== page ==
But this can be nothing more than a facade. Just because an influencer looks legitimate doesn’t mean they are. The influencer in question may not be actively trying to scam their followers, but giving advice to hundreds or thousands of people without any credentials or enough real-world experience can be highly damaging. Even if an online guru doesn’t make a penny, the information they spread can cause their followers to suffer.

On the other hand, some phony online gurus are just looking to make a quick buck. These individuals may claim to be highly knowledgeable in a certain topic, such as cryptocurrency or real estate, and then sell courses and seminars to advise keen onlookers looking to write their own success stories.

In the end, this can lead to people making very poor life decisions, solely based on the advice of an alleged guru. This can ruin one’s health, financial stability, interpersonal relationships, and more.

In short, fake online gurus exploit people’s desire to do better, be better, or feel better. So, how can you weed them out?

Signs of a Fake Online Guru

If you want some online advice but don’t want to risk dealing with a phony, keep the following red flags in mind.

1. A Lack of Credentials

If you’re going to take advice from someone, make sure they’re truly educated and experienced in what they’re talking about. No matter how well-versed a person may claim to be on a subject, if you’re going to take their word as the truth, credentials are paramount. This includes doctorates and other college degrees, professional experience, scientifically-backed research, and so on.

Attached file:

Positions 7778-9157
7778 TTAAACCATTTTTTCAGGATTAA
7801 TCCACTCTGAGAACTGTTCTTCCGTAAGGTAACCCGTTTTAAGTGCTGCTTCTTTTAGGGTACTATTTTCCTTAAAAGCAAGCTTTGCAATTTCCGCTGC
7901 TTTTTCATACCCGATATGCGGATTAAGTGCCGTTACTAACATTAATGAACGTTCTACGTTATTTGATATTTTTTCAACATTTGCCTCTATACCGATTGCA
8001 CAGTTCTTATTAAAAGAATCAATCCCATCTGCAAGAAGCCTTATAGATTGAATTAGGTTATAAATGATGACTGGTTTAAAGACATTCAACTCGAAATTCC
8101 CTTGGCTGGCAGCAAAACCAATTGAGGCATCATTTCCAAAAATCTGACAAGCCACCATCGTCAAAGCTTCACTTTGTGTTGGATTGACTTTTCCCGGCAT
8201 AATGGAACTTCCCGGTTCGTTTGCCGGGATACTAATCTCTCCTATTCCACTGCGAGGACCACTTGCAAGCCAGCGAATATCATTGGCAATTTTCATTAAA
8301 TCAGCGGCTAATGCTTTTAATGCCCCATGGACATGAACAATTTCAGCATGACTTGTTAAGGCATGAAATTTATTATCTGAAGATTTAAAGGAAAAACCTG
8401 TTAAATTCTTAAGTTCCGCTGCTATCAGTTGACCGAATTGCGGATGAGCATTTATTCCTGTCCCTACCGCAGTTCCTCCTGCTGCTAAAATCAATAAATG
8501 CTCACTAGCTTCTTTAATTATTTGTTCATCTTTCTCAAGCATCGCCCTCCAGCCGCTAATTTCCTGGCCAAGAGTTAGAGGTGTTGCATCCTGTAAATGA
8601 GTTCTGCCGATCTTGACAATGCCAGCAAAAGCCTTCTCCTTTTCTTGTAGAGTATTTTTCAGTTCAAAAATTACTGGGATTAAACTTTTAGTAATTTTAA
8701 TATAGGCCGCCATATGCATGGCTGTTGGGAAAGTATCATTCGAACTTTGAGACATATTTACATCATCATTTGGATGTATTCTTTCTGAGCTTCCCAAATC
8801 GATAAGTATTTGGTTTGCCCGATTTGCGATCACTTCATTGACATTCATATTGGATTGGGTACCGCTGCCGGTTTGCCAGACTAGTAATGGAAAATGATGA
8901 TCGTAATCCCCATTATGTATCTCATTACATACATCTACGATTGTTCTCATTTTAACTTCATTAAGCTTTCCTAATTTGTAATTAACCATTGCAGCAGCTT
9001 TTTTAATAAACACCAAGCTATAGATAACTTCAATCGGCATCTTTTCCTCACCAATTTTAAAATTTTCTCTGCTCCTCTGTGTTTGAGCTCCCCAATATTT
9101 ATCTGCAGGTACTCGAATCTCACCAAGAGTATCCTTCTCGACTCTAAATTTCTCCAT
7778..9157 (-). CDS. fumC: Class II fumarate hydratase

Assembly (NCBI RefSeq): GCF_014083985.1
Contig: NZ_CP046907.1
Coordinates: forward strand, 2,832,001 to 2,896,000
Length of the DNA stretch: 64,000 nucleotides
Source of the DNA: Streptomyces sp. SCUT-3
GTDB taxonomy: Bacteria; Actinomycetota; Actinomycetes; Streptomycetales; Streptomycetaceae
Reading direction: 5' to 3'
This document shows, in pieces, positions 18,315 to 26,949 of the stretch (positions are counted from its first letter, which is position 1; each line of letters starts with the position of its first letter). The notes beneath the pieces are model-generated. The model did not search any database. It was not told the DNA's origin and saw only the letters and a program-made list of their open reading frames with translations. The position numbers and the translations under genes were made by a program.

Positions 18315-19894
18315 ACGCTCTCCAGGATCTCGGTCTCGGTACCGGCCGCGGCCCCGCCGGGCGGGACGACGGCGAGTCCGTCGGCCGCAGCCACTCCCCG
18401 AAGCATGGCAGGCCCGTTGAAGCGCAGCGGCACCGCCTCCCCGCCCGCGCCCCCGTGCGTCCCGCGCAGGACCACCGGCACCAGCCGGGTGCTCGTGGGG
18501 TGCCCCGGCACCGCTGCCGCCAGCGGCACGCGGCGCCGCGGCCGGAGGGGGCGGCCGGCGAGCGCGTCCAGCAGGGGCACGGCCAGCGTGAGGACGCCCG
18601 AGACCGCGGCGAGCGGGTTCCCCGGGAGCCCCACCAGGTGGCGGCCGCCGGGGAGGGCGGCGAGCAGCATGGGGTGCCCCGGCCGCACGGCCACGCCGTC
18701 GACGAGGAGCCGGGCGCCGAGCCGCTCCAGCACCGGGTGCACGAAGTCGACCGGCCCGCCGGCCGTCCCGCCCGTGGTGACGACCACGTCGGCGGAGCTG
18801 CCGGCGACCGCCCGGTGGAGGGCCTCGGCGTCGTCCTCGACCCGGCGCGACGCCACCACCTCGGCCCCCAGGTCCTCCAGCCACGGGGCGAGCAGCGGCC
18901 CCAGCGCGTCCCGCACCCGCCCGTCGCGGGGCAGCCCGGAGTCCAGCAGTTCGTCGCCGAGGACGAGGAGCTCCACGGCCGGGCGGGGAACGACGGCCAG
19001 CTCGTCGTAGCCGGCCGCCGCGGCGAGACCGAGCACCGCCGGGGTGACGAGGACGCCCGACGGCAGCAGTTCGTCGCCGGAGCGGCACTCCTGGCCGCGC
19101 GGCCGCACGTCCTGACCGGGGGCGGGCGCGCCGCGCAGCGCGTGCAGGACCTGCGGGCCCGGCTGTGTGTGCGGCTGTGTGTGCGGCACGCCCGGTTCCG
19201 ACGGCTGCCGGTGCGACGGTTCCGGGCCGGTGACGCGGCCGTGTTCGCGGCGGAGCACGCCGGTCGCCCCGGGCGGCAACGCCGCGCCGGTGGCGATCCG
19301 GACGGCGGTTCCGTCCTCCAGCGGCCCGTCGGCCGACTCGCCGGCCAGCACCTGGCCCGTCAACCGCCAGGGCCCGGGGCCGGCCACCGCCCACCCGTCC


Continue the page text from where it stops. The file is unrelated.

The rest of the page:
2. Unrealistic Promises

A crypto guru claiming to be making $50,000 a month? A health guru claiming this quick recipe can cause drastic weight loss? Think twice. Unrealistic promises may sound alluring, but they’re usually just that: unrealistic.

A phony guru will often use big claims to lure in followers and potential customers, so it’s crucial to question what they say. As the old adage goes, if it seems too good to be true, it probably is.

If you find yourself feeling unsure or suspicious when listening to what a guru is saying, follow your gut and take a step back. Do a little research on the topic at hand to determine how close to, or far from, reality a guru’s claims are.

A lot of gurus will make their money through the sale of online courses and e-books. Gurus often claim that the “secret” to their success lies within a paid course or e-book, urging the reader to pay up if they want to learn it all and reach success.

For the most part, no one guru has the “secret” to anything. In the end, you may end up paying hundreds of dollars for something that can be found on other platforms for free.